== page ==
It's hard to disagree with a statement like that. It truly focuses on the needs of students. For teachers who truly believe it and actualize based on that belief, I can really find no fault.
But (there always is one, isn't there?).
Imagine what our school system could look like if teachers increased their scope to include what is happening on the other side of their doors. Think about the power that teachers could wield for a noble cause: shaping the future of our country. As a Philadelphia resident, I think about that often: how can I play my part in the school system to raise Philadelphia's status up to where it should be?
To be clear, I am not advocating teachers should spend less time on their students. For those people who do not have the extra time to spend on orchestrating curriculum or attending voluntary professional developments, PLEASE just make sure your classroom epitomizes an environment of learning.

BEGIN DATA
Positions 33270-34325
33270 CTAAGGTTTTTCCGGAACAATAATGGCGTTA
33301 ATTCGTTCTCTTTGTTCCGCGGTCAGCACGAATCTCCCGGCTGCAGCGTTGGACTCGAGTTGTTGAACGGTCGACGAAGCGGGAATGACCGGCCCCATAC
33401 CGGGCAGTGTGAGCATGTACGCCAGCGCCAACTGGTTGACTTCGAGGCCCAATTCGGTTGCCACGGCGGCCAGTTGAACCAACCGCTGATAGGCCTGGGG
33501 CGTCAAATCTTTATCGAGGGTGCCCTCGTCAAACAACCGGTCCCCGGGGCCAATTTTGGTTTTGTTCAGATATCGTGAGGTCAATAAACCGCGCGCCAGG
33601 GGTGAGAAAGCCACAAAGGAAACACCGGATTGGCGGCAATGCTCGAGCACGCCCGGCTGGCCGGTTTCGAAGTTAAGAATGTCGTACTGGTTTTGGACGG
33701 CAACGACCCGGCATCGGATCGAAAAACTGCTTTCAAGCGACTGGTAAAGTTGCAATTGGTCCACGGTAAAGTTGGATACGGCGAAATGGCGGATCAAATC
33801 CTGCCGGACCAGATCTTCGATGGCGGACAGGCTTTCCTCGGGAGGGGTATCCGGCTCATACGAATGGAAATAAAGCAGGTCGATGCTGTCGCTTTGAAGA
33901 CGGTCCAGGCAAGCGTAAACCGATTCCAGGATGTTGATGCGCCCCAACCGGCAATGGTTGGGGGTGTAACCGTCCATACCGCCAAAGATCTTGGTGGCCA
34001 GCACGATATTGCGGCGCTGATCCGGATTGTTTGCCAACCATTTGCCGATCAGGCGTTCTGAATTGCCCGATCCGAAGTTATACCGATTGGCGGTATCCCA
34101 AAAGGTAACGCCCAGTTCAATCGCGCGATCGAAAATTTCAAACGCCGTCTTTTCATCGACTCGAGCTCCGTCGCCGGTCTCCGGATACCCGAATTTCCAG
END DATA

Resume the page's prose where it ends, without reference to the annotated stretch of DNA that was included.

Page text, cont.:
For the others who do feel they have the time to commit, I beg you to consider how the young souls we are educating now will be the driving force behind Philadelphia's economy in 20-30 years. Many of these kids feel disenfranchised because of policies implement across the School District or even at the school level. We need to work hard together with all possible partners to figure out what will make the current generation coming through our classroom doors know that they have the power to influence and they should use it for good.
Without this, I fear Philadelphia will languish. Young parents will move to suburban neighborhoods and wealthy families will send their children to private schools. I truly believe that if we make changes and ripples now, we will see the positive effects in the future.
Please: Think outside of your classroom.